Bella Ramsey Is Sick of Being Gendered

Bella Ramsey Is Sick of Being Gendered

It's hard to escape the hype around HBO's The Last of Us. Critics are raving, homophobes are seething (about being tricked into caring about a gay love story) and Bella Ramsey is thriving — just don't call her a "powerful young woman."

Riding high off the recent news that The Last of Us has already been renewed for a second season, Ramsey opened up in a GQ interview about identifying as nonbinary, finding gratification in playing strong women on screen and her frustrations with some of the gendered language viewers have used to describe her.

“This is what bothers me more than pronouns: being called a ‘young woman’ or a ‘powerful young woman,’ ‘young lady,’ but I'm just not [that],” Ramsey, who elected to use she/her pronouns for the profile, told the publication. That said, the actor went on to add that she still finds playing more feminine roles enjoyable: “Catherine Called Birdy, I was in dresses. Young Elizabeth, I was in a corset. And I felt super powerful in that. Playing these more feminine characters is a chance to be something so opposite to myself, and it’s really fun.”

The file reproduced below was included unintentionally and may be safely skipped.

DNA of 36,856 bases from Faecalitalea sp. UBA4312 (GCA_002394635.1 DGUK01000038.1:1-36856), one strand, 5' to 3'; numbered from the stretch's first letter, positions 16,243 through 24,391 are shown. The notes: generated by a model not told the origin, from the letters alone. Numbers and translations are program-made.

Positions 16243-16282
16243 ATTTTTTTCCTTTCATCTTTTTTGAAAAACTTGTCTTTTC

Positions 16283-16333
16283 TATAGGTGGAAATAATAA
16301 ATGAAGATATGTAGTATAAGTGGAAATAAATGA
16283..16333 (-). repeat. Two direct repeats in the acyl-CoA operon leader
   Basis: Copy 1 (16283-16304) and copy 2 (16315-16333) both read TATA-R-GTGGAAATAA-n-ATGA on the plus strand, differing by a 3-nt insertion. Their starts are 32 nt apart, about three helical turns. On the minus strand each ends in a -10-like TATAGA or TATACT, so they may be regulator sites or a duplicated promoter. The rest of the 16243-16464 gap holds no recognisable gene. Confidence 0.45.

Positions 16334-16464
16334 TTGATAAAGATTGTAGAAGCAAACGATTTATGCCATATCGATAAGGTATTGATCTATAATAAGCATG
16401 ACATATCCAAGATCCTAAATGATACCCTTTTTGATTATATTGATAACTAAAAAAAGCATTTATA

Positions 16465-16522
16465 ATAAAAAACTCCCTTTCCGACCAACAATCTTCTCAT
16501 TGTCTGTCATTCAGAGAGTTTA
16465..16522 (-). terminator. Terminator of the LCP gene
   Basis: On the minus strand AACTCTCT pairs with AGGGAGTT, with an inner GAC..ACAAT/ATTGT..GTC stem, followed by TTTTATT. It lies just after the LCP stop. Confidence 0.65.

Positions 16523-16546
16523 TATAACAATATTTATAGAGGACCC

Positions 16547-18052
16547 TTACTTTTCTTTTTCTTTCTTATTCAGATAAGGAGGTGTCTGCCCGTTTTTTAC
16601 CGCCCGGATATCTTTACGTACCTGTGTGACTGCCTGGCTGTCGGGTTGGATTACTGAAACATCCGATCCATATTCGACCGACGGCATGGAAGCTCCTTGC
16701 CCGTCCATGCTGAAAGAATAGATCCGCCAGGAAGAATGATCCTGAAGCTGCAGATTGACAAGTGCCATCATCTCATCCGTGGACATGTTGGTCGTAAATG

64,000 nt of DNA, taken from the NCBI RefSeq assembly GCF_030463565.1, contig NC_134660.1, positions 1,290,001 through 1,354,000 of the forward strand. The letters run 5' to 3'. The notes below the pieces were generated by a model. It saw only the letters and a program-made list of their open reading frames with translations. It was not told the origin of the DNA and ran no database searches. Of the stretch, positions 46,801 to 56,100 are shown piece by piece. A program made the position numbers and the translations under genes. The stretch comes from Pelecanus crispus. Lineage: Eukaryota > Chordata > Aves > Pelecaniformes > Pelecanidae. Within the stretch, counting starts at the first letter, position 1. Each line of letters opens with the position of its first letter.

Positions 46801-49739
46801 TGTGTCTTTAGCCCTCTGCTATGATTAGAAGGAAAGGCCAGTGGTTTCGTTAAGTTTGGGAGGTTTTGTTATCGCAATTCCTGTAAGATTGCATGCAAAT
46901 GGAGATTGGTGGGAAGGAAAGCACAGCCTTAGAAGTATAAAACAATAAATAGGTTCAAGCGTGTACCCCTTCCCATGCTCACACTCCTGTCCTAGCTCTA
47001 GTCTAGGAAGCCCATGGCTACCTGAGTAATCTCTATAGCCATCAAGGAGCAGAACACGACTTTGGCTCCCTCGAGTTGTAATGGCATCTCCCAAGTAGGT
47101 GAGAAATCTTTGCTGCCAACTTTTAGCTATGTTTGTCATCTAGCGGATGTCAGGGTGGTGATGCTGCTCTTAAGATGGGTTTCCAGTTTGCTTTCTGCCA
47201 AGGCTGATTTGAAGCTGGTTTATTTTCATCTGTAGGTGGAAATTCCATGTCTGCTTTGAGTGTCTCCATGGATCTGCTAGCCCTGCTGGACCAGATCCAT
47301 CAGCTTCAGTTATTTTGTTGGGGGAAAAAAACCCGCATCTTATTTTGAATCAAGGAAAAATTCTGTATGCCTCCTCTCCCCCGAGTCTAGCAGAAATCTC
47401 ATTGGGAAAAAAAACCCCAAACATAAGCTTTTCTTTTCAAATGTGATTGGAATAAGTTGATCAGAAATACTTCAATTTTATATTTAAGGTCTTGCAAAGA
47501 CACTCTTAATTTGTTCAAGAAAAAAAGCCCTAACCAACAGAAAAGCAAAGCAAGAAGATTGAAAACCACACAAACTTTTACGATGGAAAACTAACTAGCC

Ramsey previously spoke about identifying as nonbinary in a New York Times profile where she explained that she sees herself as a person rather than a gender: “Being gendered isn’t something that I particularly like."

Ramsey went on to talk about how wearing a chest binder for 90% of the time while filming the show — “Which probably isn’t healthy, like please bind safely” — helped her focus better, as well as about the many conversations she had with co-star Pedro Pascal, who has been vocally supportive of his trans sister, about gender and sexuality on set. “And they weren’t always deep: they could be funny and humorous, the whole spectrum. We were just very honest and open with each other.”

Ramsey also went on to address the criticism of The Last of Us' queer storylines (and those who have played the video game will know the story only gets even more queer characters and storylines in Part II). "I know people will think what they want to think. But they’re gonna have to get used to it," she said. "If you don’t want to watch the show because it has gay storylines, because it has a trans character, that’s on you, and you’re missing out.”

Photo via Getty/ Rodin Eckenroth/ WireImage